Learn More About Our Alumni

Study the Social Sciences Off Campus

At Dartmouth, we have taken the traditional study abroad model, erased its boundaries, and expanded its parameters. Study abroad here is not an isolated semester in another country. Arranged through Dartmouth's Frank J. Guarini Institute for International Education, these powerful learning experiences are enhanced through faculty mentorship. The curriculum and structure of the school year allow students to follow their research around the world.

Dartmouth's Global Impact
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  • Anthropology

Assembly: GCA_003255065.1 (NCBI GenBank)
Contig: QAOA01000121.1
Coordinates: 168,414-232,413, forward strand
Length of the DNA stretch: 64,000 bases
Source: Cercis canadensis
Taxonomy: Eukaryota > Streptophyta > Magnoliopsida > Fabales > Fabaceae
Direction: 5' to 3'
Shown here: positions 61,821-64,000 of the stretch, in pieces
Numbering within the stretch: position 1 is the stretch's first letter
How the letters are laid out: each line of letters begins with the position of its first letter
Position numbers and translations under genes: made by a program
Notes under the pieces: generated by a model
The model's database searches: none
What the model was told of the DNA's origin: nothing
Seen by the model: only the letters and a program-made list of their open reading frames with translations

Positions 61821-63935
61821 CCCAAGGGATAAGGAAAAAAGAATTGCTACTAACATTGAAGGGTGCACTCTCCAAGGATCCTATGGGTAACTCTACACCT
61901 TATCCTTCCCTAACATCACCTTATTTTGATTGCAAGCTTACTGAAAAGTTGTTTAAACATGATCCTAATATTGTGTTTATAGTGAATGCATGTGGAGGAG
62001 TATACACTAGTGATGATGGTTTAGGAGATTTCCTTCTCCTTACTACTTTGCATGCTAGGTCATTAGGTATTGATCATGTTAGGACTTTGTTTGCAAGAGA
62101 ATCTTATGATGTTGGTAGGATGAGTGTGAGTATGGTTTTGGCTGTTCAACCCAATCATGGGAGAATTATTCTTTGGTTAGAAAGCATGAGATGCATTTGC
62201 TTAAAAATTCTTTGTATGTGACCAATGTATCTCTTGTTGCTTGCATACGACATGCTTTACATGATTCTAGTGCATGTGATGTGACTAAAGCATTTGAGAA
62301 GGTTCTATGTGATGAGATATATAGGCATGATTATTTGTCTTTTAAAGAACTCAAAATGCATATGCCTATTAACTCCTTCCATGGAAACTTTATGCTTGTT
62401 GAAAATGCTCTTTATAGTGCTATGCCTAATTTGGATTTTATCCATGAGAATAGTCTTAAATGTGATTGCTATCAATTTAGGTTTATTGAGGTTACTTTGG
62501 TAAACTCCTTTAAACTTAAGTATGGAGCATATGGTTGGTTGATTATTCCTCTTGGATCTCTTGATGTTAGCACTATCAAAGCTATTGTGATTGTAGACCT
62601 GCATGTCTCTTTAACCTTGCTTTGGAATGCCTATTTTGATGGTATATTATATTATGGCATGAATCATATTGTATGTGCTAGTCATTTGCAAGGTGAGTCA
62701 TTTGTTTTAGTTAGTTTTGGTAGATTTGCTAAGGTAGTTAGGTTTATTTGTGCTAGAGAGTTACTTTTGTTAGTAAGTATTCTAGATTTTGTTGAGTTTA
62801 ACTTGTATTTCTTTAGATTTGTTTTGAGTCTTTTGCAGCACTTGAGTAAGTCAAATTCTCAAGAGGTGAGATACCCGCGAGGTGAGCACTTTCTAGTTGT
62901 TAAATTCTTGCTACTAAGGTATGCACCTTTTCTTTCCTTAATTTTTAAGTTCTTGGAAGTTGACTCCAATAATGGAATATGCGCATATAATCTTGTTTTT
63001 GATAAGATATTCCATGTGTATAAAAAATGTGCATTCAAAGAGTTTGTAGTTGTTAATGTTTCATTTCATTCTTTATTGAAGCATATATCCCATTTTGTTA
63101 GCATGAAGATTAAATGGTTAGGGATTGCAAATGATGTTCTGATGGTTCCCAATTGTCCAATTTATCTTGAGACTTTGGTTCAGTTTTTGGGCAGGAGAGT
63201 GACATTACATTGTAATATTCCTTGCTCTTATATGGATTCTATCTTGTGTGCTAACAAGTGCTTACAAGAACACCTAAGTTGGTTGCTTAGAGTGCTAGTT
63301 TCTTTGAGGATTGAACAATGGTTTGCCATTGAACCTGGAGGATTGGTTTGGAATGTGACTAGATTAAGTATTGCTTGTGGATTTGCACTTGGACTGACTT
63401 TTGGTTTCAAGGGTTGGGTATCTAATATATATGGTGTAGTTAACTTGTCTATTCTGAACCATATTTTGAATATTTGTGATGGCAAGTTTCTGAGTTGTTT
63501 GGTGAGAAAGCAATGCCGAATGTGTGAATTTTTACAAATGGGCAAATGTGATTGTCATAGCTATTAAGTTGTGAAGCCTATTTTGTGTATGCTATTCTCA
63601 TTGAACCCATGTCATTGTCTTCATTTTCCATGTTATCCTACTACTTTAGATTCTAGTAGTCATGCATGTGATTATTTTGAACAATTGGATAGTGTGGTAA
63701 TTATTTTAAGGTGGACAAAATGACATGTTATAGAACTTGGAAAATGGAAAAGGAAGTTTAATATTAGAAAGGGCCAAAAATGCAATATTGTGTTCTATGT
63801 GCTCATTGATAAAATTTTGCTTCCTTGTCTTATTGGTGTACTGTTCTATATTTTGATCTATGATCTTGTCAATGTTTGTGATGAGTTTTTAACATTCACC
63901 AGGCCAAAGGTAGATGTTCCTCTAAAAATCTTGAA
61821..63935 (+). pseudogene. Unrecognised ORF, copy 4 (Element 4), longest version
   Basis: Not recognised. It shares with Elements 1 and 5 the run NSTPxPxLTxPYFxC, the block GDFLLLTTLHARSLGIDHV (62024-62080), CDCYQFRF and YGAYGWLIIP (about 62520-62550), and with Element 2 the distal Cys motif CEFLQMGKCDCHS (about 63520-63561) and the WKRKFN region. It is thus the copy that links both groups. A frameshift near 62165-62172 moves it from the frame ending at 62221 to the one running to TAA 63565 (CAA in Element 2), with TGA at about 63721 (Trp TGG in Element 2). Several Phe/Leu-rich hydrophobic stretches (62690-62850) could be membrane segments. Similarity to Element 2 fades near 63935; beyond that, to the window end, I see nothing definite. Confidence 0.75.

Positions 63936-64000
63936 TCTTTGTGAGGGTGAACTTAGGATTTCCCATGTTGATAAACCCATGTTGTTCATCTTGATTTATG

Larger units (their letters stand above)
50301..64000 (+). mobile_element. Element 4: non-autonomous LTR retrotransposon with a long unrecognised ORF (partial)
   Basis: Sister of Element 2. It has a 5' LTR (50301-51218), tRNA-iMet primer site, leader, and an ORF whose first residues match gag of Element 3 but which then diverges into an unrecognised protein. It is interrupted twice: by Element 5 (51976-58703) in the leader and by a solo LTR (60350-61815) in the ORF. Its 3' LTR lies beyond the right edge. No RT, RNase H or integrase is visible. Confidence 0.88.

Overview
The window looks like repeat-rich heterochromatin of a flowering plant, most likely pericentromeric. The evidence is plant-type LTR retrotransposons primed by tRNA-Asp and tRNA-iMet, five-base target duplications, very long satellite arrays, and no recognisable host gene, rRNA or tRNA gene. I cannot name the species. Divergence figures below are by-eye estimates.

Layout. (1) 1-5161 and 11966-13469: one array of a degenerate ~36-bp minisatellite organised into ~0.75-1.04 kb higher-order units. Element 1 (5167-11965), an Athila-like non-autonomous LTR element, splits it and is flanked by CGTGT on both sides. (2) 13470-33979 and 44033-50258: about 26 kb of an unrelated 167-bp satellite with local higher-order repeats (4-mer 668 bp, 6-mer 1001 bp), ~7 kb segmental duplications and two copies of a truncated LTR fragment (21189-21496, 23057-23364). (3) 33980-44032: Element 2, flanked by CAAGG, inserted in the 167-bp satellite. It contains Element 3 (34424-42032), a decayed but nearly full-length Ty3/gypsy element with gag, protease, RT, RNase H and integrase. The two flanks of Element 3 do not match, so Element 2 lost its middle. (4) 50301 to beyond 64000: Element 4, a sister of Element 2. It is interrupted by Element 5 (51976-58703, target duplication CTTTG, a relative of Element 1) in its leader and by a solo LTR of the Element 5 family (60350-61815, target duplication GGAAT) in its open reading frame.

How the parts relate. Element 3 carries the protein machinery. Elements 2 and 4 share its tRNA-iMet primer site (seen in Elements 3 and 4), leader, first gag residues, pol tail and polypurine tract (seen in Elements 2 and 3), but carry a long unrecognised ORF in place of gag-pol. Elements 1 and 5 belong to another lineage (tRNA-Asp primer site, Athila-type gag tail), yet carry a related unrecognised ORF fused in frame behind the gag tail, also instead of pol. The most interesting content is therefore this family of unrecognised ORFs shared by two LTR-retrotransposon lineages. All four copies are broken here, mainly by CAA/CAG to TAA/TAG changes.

Bachelor of Arts

    What does it mean to be human? A multidimensional study of humankind integrating many perspectives on human diversity into a single discipline, anthropology examines this question in social scientific, biocultural, and humanistic terms. By studying how people adapt to environments, create complex cultural systems, and weather political-economic transitions in the past and present, we explore the human condition.

    Dartmouth's Department of Anthropology offers a four-field program of study in archaeology, biological anthropology, cultural anthropology, and linguistic anthropology to contribute to a global picture of the human experience. Crossing boundaries that have separated the humanities and sciences, anthropology students at Dartmouth examine both the organic evolution of our biological family and the variety and unity of peoples, societies, and cultures worldwide and across millennia.